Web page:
Gene expression is regulated by a wide variety of factors in the nucleus, including genomic information encoded in the DNA, DNA methylation, chromatin-based epigenetic information (e.g., histone phosphorylation, acetylation, and methylation), and the activities of transcription factors. Via signal transduction pathways and nuclear complexes, this ‘transcriptional environment' is intimately involved in a range of cellular functions such as establishment of cell type—specific identity, growth, and differentiation. Cells maintain homeostasis and shift to a new steady state by controlling energy metabolism dynamically, in a manner that depends on growth state and stage of differentiation. Several intermediates of the glycolytic, TCA, methionine, and other major metabolic cycles (so-called ‘hub metabolites,' e.g., ATP, acetyl-CoA, S-adenosyl-L-methionine [SAM], NAD+, FAD, α-ketoglutarate) involved in energy regulation are recruited for the formation of the transcriptional environment.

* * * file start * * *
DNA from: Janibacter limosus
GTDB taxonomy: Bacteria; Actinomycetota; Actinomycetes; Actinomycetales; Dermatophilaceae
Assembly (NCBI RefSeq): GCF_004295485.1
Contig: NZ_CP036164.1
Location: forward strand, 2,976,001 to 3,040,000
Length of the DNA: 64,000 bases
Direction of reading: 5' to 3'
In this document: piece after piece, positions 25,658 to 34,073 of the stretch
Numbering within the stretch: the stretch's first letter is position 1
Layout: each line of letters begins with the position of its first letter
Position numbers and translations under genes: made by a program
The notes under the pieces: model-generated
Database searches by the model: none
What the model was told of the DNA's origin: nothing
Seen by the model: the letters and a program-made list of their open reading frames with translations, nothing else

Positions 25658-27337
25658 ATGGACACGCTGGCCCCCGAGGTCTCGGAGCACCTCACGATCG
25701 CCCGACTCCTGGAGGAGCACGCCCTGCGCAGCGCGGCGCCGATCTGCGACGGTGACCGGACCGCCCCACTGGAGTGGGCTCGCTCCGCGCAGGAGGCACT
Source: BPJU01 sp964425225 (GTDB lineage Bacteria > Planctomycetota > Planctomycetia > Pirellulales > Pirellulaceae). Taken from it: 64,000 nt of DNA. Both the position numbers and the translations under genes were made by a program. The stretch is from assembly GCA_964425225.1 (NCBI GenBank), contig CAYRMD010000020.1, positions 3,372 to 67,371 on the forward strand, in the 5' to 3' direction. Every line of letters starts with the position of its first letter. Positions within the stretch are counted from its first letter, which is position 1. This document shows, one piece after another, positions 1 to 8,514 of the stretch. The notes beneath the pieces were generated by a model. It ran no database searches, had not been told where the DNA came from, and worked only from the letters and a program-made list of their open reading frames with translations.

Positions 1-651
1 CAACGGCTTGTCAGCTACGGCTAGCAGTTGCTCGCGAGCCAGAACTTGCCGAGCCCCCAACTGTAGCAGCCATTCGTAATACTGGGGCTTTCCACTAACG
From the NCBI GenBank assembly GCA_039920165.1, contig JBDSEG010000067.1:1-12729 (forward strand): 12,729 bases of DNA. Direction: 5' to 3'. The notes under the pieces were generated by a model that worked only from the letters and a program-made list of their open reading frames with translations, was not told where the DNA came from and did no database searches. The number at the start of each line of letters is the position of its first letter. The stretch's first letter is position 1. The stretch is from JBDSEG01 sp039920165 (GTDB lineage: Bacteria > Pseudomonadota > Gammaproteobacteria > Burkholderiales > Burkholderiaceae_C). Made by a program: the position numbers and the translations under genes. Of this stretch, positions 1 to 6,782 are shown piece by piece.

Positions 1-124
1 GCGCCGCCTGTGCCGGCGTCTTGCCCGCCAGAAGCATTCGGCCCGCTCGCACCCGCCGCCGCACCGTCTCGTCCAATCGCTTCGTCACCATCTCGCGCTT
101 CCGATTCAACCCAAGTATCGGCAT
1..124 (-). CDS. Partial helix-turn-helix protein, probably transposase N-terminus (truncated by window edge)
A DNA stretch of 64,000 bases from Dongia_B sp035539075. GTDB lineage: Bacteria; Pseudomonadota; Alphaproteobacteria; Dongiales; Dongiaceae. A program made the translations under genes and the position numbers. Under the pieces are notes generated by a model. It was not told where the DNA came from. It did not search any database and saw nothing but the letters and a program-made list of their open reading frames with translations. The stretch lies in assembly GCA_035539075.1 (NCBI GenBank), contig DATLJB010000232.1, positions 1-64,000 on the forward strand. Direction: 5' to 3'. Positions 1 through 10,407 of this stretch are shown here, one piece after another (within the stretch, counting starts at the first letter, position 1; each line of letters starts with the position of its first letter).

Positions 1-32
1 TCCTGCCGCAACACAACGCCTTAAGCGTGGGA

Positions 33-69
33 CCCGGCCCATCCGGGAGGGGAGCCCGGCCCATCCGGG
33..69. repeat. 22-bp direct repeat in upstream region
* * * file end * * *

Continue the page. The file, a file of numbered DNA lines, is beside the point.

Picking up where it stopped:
In order to better understand the crosstalk regulation between the transcriptional environment and energy metabolism, our research focuses on intracellular mechanisms such as epigenetic modification by modification enzymes (‘writing'), adaptor molecule—mediated recognition of these modifications (‘reading'), removal of modifications by enzymes such as demethylases and deacetylases (‘erasing'), and chromatin repair (‘rewriting'). By studying these processes, we can explore the transcriptional and metabolic systems involved in the formation of complex networks and the regulation of target gene expression. Our primary goal is to clarify the effects of the transcriptional environment on metabolic behavior, and how the metabolic changes induced by external and internal stimuli influence the formation of the transcriptional environment.